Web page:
Eurozone’s Faltering Growth to Persist
World Economy

Eurozone’s Faltering Growth to Persist

The eurozone’s lackluster pace of growth is set to continue as the economy cools from a strong first-quarter performance, according to Markit Economics.
Its gauge of new business growth at manufacturing and services firms fell to a 16-month low in May, meaning output is likely to stay subdued in the coming months. The surveys suggest the 19-nation economy will grow 0.3% this quarter, down from 0.5% in the three months through March, Bloomberg reported.
The economy “seems unable to move out of low gear,” said Markit Chief Economist Chris Williamson in London. “Such a lackluster performance in the second quarter points to an ongoing lack of growth momentum, which in turn raises the prospect of policy makers seeking new ways to stimulate growth.”
Markit said its composite Purchasing Managers Index was at 53.1 in May—above the 50 level that divides expansion from contraction and higher than an initial estimate of 52.9. A measure of job creation hit a four-month high.
Across the region, growth picked up in Germany and France, while Italy showed a slowing to near stagnation.
Markit’s services index rose to 53.3, a three-month high and a notch above its flash reading of 53.1.
European Central Bank President Mario Draghi told a news conference that policy makers’ latest stimulus has yet to take full effect and that they are focusing on implementation. The ECB is committed to buying €80 billion ($89 billion) of assets a month until at least March, and corporate-bond purchases start next week.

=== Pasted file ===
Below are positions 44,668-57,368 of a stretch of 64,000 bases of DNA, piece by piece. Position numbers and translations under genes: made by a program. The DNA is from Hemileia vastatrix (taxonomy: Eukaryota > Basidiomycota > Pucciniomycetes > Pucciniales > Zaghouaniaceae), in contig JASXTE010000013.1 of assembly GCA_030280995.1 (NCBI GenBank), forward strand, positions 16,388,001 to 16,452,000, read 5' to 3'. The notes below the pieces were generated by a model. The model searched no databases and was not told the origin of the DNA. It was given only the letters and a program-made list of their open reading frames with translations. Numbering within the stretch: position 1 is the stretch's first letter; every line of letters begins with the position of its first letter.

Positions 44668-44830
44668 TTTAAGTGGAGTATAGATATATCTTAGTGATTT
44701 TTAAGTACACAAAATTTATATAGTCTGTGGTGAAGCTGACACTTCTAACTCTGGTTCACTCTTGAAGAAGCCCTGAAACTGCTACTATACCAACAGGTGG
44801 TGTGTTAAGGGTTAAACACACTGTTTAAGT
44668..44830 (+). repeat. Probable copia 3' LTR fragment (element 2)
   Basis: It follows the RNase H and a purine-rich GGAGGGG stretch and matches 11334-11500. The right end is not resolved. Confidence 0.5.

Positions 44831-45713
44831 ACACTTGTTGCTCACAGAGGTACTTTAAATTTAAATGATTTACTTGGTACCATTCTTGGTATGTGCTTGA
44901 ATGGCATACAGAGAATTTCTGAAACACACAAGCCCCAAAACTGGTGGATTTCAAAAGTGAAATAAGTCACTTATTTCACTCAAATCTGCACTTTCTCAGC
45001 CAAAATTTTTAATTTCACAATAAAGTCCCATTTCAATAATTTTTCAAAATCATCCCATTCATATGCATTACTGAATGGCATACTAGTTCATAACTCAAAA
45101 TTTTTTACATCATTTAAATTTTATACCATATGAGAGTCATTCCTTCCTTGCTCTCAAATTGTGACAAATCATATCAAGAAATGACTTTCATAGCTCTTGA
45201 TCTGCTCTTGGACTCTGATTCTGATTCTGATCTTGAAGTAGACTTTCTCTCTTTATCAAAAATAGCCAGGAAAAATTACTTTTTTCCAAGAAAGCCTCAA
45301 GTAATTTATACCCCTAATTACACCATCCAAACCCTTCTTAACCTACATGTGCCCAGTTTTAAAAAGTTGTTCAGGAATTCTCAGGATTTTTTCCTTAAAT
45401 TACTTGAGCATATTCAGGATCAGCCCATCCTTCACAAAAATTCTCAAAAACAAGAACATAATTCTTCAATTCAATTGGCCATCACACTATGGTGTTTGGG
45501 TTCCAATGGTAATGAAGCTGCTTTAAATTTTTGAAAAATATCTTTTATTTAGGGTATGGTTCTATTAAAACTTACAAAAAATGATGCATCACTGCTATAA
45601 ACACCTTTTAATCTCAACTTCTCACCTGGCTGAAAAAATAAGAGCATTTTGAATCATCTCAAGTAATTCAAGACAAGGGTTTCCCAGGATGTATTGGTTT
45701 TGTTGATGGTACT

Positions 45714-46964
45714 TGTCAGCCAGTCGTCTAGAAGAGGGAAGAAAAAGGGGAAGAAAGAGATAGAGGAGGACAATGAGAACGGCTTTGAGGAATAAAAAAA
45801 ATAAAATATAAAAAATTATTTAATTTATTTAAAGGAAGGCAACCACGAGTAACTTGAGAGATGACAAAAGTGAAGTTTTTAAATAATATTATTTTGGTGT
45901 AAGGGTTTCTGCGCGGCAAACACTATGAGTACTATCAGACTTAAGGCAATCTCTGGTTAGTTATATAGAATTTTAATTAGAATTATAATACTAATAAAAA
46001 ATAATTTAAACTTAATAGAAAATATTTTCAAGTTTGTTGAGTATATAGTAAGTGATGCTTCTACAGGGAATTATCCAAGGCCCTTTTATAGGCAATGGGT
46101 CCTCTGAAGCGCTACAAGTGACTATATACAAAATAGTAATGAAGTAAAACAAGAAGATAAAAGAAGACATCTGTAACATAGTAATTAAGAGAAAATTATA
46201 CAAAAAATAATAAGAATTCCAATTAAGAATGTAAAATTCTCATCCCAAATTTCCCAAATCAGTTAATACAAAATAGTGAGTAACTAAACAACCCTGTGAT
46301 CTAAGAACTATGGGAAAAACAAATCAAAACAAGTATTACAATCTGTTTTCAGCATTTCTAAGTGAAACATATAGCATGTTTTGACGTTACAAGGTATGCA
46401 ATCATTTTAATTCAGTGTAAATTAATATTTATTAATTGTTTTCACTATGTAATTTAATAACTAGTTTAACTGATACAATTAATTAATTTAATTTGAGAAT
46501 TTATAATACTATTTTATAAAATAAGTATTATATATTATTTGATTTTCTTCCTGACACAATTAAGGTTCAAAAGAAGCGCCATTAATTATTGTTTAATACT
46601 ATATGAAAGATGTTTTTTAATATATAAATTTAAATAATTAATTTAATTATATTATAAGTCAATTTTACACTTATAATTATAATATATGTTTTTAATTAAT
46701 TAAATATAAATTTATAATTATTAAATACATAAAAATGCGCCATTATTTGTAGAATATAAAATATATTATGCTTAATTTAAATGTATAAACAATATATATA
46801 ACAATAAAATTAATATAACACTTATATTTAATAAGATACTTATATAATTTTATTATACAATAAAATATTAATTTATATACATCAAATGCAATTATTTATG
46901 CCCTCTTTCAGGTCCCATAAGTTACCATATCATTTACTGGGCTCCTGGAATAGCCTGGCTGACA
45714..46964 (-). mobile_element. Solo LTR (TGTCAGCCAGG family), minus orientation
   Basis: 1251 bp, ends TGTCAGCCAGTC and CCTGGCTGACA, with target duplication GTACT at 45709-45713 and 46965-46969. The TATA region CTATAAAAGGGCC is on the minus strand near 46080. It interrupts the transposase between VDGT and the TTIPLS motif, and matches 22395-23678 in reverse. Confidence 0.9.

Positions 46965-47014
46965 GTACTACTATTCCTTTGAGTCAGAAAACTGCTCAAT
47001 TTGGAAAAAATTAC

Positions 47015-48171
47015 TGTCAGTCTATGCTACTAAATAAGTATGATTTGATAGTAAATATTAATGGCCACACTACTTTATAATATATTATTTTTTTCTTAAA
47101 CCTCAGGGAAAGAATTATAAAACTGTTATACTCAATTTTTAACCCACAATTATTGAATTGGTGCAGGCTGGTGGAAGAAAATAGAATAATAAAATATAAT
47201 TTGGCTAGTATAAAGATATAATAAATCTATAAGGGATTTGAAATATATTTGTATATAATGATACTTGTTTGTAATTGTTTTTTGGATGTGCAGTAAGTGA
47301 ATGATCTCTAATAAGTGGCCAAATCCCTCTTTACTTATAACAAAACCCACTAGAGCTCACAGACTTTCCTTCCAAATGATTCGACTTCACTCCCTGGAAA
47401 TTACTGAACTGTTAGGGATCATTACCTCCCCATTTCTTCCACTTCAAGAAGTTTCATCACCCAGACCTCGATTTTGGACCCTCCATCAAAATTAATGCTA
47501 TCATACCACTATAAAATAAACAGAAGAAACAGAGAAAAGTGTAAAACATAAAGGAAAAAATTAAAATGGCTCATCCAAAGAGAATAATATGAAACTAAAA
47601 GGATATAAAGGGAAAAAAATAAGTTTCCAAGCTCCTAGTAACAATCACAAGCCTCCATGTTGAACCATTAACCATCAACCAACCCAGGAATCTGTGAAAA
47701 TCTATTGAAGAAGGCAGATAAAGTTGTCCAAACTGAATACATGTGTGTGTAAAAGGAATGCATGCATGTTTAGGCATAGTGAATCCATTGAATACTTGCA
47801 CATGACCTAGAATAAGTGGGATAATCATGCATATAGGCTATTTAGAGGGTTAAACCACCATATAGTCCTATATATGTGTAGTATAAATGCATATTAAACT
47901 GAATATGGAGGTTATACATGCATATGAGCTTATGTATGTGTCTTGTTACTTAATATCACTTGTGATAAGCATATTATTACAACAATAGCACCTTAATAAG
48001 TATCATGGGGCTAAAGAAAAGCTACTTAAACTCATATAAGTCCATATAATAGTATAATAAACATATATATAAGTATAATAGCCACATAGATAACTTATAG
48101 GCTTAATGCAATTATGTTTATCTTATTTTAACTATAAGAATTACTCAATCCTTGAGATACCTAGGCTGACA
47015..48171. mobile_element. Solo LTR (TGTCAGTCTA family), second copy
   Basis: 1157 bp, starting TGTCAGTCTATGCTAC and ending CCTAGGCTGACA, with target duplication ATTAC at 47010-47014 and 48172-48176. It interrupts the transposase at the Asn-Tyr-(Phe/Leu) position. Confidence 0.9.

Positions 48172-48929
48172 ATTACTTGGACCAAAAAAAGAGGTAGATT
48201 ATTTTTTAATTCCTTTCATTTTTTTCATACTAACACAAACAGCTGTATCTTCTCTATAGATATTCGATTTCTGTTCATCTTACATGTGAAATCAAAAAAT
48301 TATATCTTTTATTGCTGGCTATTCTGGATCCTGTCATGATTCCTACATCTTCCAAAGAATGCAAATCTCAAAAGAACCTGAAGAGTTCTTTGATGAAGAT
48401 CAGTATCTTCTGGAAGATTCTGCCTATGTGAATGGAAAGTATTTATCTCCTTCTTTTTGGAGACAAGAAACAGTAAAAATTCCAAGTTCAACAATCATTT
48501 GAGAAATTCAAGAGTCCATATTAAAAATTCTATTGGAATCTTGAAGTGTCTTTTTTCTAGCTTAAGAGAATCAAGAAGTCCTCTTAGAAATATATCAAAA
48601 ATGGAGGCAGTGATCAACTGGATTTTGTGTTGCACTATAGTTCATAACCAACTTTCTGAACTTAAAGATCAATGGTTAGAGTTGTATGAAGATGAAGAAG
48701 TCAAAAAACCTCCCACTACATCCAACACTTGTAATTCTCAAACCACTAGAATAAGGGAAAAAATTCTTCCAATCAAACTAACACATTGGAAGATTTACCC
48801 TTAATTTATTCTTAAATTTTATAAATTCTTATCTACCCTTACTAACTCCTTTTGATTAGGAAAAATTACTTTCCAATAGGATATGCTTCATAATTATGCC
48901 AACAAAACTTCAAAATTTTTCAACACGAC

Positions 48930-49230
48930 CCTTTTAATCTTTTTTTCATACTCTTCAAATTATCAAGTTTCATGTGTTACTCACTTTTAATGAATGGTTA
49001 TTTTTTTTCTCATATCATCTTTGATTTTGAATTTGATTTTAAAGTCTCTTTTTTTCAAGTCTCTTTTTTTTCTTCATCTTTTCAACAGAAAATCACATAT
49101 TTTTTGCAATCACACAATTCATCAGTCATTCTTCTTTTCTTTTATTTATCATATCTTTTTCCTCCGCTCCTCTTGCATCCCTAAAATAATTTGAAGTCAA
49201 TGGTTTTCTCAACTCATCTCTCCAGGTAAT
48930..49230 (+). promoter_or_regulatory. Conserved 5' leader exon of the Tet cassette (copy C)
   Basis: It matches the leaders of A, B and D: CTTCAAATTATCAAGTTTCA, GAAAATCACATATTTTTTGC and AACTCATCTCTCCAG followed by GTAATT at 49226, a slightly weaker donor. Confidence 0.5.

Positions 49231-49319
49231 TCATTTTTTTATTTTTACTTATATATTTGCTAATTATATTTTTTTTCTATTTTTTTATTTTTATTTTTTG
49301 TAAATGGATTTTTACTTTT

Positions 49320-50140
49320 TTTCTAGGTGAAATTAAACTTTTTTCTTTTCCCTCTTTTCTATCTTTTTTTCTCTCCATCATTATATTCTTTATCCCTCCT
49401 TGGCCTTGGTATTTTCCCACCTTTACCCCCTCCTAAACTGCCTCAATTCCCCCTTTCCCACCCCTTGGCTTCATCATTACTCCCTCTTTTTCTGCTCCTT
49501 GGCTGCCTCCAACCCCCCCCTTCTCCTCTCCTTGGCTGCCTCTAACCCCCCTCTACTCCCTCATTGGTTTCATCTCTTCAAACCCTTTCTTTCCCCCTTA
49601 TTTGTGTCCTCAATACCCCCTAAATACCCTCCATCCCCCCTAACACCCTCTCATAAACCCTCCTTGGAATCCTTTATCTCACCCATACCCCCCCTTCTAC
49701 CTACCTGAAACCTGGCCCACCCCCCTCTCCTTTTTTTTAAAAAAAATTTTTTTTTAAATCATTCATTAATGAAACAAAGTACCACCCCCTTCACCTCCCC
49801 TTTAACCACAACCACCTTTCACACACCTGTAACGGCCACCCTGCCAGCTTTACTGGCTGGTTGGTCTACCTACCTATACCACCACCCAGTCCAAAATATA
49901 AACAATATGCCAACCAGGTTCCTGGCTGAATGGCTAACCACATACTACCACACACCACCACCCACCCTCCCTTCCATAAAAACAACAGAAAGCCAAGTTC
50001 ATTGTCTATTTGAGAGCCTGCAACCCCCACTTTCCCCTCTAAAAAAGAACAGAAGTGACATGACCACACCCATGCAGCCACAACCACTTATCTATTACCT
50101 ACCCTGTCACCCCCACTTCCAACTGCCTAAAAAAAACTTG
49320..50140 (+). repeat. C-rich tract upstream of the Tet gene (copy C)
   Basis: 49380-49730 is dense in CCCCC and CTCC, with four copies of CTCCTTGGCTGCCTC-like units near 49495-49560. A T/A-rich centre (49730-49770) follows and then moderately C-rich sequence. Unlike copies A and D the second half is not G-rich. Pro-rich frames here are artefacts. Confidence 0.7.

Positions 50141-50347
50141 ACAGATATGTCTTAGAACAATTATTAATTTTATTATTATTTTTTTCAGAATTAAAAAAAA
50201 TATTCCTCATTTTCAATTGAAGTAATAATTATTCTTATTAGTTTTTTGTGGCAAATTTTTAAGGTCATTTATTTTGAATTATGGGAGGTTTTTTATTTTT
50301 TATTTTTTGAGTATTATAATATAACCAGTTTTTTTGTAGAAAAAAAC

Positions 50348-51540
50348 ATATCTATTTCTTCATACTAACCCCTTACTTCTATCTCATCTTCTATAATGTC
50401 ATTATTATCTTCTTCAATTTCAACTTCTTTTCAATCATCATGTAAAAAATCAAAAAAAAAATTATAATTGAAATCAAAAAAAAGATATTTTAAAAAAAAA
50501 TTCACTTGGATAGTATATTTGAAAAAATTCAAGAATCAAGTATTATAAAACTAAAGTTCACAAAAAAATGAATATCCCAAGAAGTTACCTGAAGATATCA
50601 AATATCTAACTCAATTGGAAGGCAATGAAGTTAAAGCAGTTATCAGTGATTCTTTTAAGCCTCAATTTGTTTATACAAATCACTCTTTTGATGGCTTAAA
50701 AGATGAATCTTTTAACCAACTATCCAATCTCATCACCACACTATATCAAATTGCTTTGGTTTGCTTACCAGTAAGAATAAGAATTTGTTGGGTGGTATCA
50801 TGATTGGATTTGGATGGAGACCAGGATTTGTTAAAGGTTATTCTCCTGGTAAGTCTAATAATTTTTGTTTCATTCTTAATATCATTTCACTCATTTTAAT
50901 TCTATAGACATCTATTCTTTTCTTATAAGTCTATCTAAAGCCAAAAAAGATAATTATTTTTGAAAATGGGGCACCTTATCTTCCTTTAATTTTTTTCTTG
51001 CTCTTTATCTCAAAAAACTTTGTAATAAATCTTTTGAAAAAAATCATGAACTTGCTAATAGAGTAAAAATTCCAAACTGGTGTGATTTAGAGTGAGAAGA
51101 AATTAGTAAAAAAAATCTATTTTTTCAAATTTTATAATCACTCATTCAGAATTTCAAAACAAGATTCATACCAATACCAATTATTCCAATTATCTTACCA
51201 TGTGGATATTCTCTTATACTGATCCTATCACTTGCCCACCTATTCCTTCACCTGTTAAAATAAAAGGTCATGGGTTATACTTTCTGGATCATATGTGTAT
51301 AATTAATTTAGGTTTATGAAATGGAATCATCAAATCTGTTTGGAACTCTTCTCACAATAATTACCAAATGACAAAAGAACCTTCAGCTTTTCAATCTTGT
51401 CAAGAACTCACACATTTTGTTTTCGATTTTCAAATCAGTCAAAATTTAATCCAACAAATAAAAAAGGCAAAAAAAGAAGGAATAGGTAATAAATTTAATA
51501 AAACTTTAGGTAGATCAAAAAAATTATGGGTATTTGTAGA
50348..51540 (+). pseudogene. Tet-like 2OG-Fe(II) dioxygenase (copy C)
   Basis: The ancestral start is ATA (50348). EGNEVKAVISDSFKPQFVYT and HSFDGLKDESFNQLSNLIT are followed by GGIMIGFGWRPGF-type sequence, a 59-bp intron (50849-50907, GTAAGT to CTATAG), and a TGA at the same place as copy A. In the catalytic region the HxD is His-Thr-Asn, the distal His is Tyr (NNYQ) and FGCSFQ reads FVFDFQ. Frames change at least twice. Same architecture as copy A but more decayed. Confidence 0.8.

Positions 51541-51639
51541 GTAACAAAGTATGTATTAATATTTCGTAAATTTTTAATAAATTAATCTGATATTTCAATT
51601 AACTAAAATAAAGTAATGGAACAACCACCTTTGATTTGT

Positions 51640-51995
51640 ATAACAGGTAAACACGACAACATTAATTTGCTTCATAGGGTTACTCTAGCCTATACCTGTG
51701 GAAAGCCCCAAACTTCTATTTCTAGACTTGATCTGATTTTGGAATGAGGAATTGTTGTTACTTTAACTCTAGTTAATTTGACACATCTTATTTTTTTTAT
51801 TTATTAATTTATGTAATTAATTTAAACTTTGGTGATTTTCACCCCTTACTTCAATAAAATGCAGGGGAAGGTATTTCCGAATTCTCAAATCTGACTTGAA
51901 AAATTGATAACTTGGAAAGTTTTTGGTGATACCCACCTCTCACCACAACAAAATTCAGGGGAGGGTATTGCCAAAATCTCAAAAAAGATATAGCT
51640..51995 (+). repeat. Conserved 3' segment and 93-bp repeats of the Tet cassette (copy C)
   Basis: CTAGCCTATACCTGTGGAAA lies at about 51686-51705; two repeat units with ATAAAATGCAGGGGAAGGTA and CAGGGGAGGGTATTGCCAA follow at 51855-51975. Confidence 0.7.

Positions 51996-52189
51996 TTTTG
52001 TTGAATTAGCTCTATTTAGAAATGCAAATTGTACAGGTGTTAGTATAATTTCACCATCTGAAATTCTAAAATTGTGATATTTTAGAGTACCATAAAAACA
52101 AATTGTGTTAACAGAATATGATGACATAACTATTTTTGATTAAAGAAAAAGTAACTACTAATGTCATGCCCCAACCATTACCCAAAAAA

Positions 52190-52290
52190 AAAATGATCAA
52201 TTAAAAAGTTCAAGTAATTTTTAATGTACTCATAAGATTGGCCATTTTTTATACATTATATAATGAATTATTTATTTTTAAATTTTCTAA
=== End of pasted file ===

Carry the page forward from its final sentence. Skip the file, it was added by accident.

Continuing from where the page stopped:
He said according to the central bank’s latest staff economic projections, the ECB upgraded slightly its forecasts for both inflation and growth in the eurozone in 2016, but left its predictions for 2017 and 2018 unchanged.
He said, area-wide inflation would average 0.2% in 2016, and then accelerate to 1.3% in 2017 and 1.6% in 2018.

 ‘No Decision’ on Greece
“We had a presentation, but we had no decision,” he said. “The governing council acknowledges the significant progress made in the last few months,” Draghi said, but insisted that Greece had to implement the agreed reforms before any action could be taken.
“Once the prior actions will be implemented, the governing council will take a decision” to effectively allow Greek banks to participate again in the regular refinancing operations, he said.
Normally, in these, banks receive cash in the form of very low interest loans in return for “collateral”—high-quality assets, preferably sovereign bonds, placed at the central bank as guarantee.
But given the desperate state of Greece’s finances, its sovereign bonds have been classified as “junk” for some years, and are not normally eligible to be used as collateral.

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